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Battery or alternator?

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Old Jul 7th, 2019, 14:23   #1
dave c59
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Default Battery or alternator?

Battery keeps letting me down. Starter motor starts sluggishly and then speeds up before the engine catches, or it just dies and needs a jump start or battery charger.
I've changed the brush pack in the starter motor to no avail.
battery voltage when charged is 12.6v.., engine running at 1500rpm then voltage is 13.6v.
Anyone have a clue what I should start with (no pun intended!).

2005 S60 D5.
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Old Jul 7th, 2019, 15:06   #2
davebb
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Hi you need to do a load test on the battery,
also is the engine earth cable good,
Dave
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Old Jul 7th, 2019, 15:45   #3
wynnj
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Quote:
Originally Posted by dave c59 View Post
Battery keeps letting me down. Starter motor starts sluggishly and then speeds up before the engine catches, or it just dies and needs a jump start or battery charger.
I've changed the brush pack in the starter motor to no avail.
battery voltage when charged is 12.6v.., engine running at 1500rpm then voltage is 13.6v.
Anyone have a clue what I should start with (no pun intended!).

2005 S60 D5.
If it's your starter that's sluggish, change it, as they can chew up the teeth on the starter ring if they don't engage cleanly. £150 for a recon starter is a lot less than removing the gearbox to change the starter ring when the starter will no longer engage with it. I learnt this the hard way!
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Old Jul 7th, 2019, 17:13   #4
dave c59
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Quote:
Originally Posted by davebb View Post
Hi you need to do a load test on the battery,
also is the engine earth cable good,
Dave
Thanks Dave, what's a load test? Is it something I can do with a multimeter?

Good point about the engine earth cable, any idea whereabouts it is?
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Old Jul 7th, 2019, 18:22   #5
reggit
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Mine was giving similar symptoms. In my case the earth strap had failed. Only found out when it let me down.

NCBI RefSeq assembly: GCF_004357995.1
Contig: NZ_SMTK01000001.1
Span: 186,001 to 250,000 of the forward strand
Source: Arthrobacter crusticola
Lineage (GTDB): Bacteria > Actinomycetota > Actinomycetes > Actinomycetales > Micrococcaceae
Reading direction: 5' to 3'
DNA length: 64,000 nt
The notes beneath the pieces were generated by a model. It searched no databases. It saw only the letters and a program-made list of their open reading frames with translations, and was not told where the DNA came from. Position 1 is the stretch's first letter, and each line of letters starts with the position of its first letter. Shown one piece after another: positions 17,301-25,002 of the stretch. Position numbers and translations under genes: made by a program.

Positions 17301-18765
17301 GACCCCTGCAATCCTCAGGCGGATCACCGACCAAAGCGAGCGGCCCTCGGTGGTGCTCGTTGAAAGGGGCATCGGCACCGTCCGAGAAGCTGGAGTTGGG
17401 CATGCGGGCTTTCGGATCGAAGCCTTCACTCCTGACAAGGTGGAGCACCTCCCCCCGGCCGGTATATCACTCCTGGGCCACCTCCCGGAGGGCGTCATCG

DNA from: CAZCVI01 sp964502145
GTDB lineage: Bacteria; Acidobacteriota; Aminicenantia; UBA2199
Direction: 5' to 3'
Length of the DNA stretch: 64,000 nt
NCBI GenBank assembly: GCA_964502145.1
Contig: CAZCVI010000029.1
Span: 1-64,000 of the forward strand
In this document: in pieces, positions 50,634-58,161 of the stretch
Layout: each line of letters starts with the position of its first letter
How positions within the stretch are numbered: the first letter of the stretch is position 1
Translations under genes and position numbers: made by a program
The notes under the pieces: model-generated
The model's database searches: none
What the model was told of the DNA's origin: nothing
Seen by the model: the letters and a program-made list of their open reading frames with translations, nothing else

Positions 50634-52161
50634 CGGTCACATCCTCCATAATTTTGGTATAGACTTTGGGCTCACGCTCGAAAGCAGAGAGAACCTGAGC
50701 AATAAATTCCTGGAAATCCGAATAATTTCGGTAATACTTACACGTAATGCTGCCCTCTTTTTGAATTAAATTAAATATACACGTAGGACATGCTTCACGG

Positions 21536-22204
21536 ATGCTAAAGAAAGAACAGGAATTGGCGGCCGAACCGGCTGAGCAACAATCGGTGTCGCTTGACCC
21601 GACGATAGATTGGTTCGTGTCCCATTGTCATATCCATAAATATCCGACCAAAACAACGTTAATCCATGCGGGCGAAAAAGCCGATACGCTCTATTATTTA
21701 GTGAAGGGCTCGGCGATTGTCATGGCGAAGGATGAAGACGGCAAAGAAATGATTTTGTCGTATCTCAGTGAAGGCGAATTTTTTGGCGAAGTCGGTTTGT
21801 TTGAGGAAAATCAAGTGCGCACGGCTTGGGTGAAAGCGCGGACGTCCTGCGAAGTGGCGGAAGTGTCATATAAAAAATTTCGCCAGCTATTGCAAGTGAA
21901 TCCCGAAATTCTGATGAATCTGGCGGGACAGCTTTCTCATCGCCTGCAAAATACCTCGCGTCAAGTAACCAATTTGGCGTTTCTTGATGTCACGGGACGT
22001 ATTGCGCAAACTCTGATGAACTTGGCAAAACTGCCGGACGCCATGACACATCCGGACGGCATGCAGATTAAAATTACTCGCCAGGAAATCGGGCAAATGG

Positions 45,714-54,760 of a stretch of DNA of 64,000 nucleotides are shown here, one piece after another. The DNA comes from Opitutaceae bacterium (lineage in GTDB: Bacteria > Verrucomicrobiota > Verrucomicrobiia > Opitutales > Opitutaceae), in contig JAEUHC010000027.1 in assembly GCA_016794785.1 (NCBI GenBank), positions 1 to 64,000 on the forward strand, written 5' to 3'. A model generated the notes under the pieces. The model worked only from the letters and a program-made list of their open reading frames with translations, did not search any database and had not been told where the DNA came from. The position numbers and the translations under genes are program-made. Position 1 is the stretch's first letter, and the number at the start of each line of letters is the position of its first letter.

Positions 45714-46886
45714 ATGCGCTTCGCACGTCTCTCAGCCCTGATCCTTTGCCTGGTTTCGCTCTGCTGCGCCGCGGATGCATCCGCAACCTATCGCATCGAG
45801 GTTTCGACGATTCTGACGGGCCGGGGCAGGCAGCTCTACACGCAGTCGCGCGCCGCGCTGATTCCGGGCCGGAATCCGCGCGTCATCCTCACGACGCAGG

It attaches on a lug near the starter motor down the front of the engine and runs to the near side inner wing. Mine failed inside the strain relief moulding at the starter end so wasn’t obvious.
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Old Jul 8th, 2019, 22:39   #6
Brendan W
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What reggit said. Mine failed last year just at the lug below the starter.
You could check for pos and neg drops.
Check the voltage between the alternator post and the big post at the fusebox and check between the alternator case and a good body earth. Ideally less than 0.1 Volt.
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Old Jul 9th, 2019, 12:14   #7
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A load tester is recognizable by the fact that it's a box with holes (for ventilation) about 6" X 5" X 12" long with short clamp cables and a meter.

Other units are hinged without clamps so you can spread the contacts to touch your battery's terminals. The construction uses a brush-on-coil so the amount of resistance is set by the angle of the tool.

Either holds a resistance coil of wire through which the battery's juice is sent. It will warm up hence the ventilation.

They leave it connected for 10 seconds or so to see how strong your battery is. It's been called "the only real way" to test a battery.
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Old Jul 9th, 2019, 15:20   #8
old onions
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Quote:
Originally Posted by dave c59 View Post